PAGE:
Friday, August 28, 2015


I am a poor sleeper. I yawn a lot. When necessary I take a 12 minute nap on the cot in the studio.

I have been a very poor sleeper for umpteen years.  I have tried over the counter remedies and doctor's prescriptions -- Ambien, Valium, Benadryl, valerian, melatonin, many other homeopathic remedies, warm milk, liquor, gone off caffeine, counted sheep, counted chimpanzees, reviewed lines in a play, reviewed steps in choreography -- I still do not fall asleep.
I fall awake.

My current routine: After tucking pillows under my neck and knees, I mutter "Sleep that knits up the raveled sleeve of care," repeat the Shakespeare words, counting as I start with the left leg, "One Ten Thousand, sleep that knits..." while sensing the flow of blood in 10 toes, then ankle, calf, knee, thigh, hip joint before concentrating on the right leg, and its toes. I repeat this 15 to 30 times, till my mind rebels, and a loud awareness that I am wide awake drives me out of bed into the kitchen for a snack and some TV.

I've bumped into new news: The Military is working on a process called transcranial direct stimulation (tDCS) that zaps the brain with electricity, and keeps people up for as much as 30 hours. Caffeine lasts two hours, tDCS currently lasts six. It's like Modafinil, a stimulant that Wall street-investors use, according to Jama Internal Medicine, a journal published by the American Medical Association.

Uber drivers take 20 minute naps, every four hours. That means they get two hours of sleep in 24 hours.

Various sleep experts are now saying we just need five hours a night. Most millennials (people born after 2000) are mostly into five hours). The latest talk about sleep says "sleep less, do more."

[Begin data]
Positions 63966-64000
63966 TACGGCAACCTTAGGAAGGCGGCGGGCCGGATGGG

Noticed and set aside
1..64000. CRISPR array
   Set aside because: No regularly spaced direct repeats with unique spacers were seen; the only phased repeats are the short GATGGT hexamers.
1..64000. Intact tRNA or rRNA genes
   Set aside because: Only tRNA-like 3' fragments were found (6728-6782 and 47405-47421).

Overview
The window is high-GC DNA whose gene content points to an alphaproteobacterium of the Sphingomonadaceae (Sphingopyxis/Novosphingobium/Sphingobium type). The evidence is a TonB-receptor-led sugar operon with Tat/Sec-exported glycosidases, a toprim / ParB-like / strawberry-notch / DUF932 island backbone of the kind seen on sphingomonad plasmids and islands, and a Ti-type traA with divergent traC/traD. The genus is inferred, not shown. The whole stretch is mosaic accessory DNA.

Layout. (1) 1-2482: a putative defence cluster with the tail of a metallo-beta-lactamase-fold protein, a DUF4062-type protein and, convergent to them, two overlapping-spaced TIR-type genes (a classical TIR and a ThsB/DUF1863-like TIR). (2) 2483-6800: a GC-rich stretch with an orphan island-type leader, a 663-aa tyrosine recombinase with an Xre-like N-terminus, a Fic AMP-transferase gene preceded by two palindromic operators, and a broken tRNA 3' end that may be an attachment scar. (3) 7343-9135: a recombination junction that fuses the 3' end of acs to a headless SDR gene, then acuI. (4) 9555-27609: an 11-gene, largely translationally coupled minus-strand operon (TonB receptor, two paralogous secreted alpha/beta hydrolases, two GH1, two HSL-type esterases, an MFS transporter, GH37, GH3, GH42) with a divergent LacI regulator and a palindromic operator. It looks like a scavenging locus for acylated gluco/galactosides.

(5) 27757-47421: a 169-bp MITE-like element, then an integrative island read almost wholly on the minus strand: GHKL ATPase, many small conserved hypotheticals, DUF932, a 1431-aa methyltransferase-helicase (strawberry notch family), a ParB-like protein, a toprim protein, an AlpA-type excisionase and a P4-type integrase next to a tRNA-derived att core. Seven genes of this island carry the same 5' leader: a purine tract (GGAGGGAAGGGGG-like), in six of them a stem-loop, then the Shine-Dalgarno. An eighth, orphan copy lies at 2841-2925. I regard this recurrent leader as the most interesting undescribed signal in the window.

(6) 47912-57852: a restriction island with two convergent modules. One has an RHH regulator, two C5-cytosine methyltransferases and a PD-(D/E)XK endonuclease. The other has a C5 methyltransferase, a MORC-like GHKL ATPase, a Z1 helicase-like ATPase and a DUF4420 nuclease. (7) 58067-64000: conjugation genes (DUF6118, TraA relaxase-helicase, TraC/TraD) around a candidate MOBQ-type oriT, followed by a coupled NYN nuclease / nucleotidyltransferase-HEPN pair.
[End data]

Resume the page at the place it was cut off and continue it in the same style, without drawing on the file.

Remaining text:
Quite a few experts say the Internet, email, and social networking are giving us shots of dopamine, a chemical the brain releases to simulate pleasure. We used to get this from caffeine, and now we're sold caffeine's in toothbrushes, stockings, soap, bath bubbles, beer, marshmallows, lollipops, coke, red bull, and bottled water. (And of course, we continue to be told over and over, that caffeine keeps us awake.)

So don't drink coffee? Do drink it? Drink it less?

Guys, we're flashed a lot of facts -- re coffee, saccharin, eggs, cholesterol, omega 3, belly fat, dental hygiene, bacteria, calories, carbs, exercise -- those are the ones that stay in my mind.

Excuse me, but I put most of this into my BB pile (bullshit baloney). I've paid attention to a lot of facts that sound life and death important, but these facts have faded like smoke rings.

After a sleepless night, semi sleepless night, or a moderately good night, I do my work and do it well.  How well I do it depends -- not on sleep-- but on whether or not the topic excites me.

Thus, therefore, ergo: I am dropping my "raveled sleeve" routine. Maybe I'll learn to sing this to myself.


Carola said...

I have a lot of trouble with sleeping too. I listen to Talking Books (at a very low volume) and take Trazedone, but the doctor is trying to get to stop taking Trazedone.

Cara said...

Wow, that lullaby at the end had me almost closing my eyes at the computer! Em, I had terrible insomnia for a few years in the early 2000's, but since about 2010 or so I've been getting the best sleep of my life - knock on wood. Don't know what changed and I'm not questioning it, just holding onto my current routine since it seems to be working. I sleep about 7 hours a night. Please don't hate me. ;)

Dustspeck said...

I hear an airliner coming in for another perfect landing, but no trains or candycanes, or even a baby's rattles. No one wants my lullabies that have not already been taken; so I travel through worlds unknown, blessed to be forgotten; outside my brains, around the bend, upside-down until the end. Nighty night? Could be a title?

sez Marcus